CCIV30110 Early Irish Myths & Sagas

Academic Year 2023/2024

Hundreds of myths and sagas survive from medieval Ireland. Many of these display intricate narrative techniques and structures, and their contents often reflect contemporary ideologies as well as inherited mythological motifs. In this module we will focus on one specific long narrative from the early Middle Ages and conduct a thorough and critical analysis of the text. No knowledge of Old Irish is required, as we will read the story in full in English translation, but throughout the module key Irish terms and concepts will be examined and their significance explained. The module provides a chance to closely read an early Irish narrative text and to analyse the author's ideologies and the techniques s/he used. It deepens the students' understanding of early Irish literature and culture.
Topics covered in the module include:
-- text version, recension and intertextuality
-- narrative techniques
-- ideologies of kingship, justice and gender
-- genres and cycles
Students are assessed by one short report and one final essay, as well as participation in online discussions and quizzes.

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Curricular information is subject to change

Learning Outcomes:

1. an in-depth knowledge of a representative early Irish saga narrative.
2. the ability to conduct critical analysis of a text by focusing on the textual details (close reading)
3. a general acknowledge of the production and transmission of early Irish literature.

Indicative Module Content:

The module concentrates on the skill of close reading of early Irish narratives. Topics covered in the module include:
-- text version, recension and intertextuality
-- narrative techniques
-- ideologies of kingship, justice and gender
-- genres and cycles

Below are the topics of 2021-22 lectures, on reading the saga Togail Bruidne Da Derga 'the Destruction of Da Derga's Hostel':
- Introduction: what is a story in medieval Ireland? How many of them exist?
- What are the approaches to medieval Irish narratives?
- What is a text? How many 'recensions' are there for TBDD?
- Senchas and genres
- Prosimetrum and cycles
- Intertextuality
- Finding Conaire in the tradition
- Otherworldly connections
- The Otherworld in TBDD
- Geis
- Prophecies and omens
- Trying to be a good king
- A slippery way down to destruction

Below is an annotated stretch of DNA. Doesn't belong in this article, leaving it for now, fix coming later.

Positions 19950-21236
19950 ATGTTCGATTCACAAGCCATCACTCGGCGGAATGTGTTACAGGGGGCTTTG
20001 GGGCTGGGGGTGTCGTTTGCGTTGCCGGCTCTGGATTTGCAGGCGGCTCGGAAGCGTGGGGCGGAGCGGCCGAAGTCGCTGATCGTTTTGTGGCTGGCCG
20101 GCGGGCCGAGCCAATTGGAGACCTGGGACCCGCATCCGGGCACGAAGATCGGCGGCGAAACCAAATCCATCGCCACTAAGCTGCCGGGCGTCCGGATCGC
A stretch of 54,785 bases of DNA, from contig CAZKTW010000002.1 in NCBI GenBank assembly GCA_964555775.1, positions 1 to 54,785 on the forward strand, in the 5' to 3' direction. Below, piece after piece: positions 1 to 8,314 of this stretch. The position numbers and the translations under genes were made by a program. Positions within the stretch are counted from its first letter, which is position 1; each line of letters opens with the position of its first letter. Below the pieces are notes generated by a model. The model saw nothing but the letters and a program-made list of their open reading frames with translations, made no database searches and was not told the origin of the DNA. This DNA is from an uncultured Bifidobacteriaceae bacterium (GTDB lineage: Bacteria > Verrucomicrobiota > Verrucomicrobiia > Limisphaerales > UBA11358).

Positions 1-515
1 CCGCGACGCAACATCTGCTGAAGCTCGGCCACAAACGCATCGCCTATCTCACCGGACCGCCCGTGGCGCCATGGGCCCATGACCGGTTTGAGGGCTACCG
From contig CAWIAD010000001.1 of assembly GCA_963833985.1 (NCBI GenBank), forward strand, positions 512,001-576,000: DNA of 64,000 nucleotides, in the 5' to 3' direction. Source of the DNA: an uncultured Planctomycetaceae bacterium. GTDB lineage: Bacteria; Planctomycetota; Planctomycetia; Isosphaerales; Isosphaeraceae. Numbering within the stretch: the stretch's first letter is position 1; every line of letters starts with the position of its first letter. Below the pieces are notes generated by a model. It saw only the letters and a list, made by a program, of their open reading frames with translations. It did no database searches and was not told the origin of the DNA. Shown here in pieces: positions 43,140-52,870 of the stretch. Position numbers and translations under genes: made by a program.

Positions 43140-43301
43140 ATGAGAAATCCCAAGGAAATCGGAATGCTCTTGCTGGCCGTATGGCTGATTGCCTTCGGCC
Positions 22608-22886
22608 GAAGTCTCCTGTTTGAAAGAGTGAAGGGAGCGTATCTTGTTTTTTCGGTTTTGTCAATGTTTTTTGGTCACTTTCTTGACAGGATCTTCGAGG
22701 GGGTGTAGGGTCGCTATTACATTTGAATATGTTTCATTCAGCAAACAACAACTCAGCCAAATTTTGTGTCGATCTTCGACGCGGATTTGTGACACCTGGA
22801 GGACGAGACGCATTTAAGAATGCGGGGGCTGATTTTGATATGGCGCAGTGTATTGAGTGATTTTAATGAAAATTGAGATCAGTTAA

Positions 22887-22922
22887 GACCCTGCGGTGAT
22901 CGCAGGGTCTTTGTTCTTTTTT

- Breaking bad of the warrior band
- Dual allegiance to both worlds
- The 'Sovereignty Goddess'
- Fair maidens and ugly hags
- Watching from the wall: narrative techniques
- A night to destroy a king: the not-so-grand finale
- Imaginary landscapes
- Conclusion

Student Effort Hours: 
Student Effort Type Hours
Specified Learning Activities


Autonomous Student Learning






Approaches to Teaching and Learning:
In this module we will adopt an interactive learning approach. Lectures will be delivered twice a week, face-to-face, but I will also try to record and make them accessible via Brightspace for students who cannot attend on campus. Students are required to read the whole narratives assigned to them and reflect on the structure and content of the narratives using the analytical tools they learn from the lectures.
Each week we will focus on one specific aspect of the narrative, and use problem-based learning methods to critically and fully engage with the story. 
Requirements, Exclusions and Recommendations

Not applicable to this module.

Module Requisites and Incompatibles
Not applicable to this module.
Assessment Strategy  
Description Timing Open Book Exam Component Scale Must Pass Component % of Final Grade In Module Component Repeat Offered
Continuous Assessment: Weekly quizzes on Brightspace where students are asked to reflect on contents they have learned. Throughout the Trimester n/a Graded No


Continuous Assessment: participation in lectures and discussions. Unspecified n/a Graded No


Essay: Final essay on selected topics for 1500-2000 words Week 12 n/a Graded No


Essay: a short report on appointed topics (less than 1,000 words), combining critical reading of scholarly works and close reading of the narrative. Week 8 n/a Graded No



Carry forward of passed components
Resit In Terminal Exam
Autumn No
Please see Student Jargon Buster for more information about remediation types and timing. 
Feedback Strategy/Strategies

• Feedback individually to students, on an activity or draft prior to summative assessment
• Feedback individually to students, post-assessment
• Online automated feedback
• Peer review activities

How will my Feedback be Delivered?

Quizzes on Brightspace will be graded and feedback given after they are submitted. Feedback on the essays will be given individually by the teacher, but students are encouraged to share their short report essay with other students and conduct peer-review.

The full reading list, including the required reading (about two articles each week) and extended reading, is available on Brightspace under each week's learning materials.
Name Role
Dr Jaqueline Bemmer Lecturer / Co-Lecturer
Dr Roisin McLaughlin Lecturer / Co-Lecturer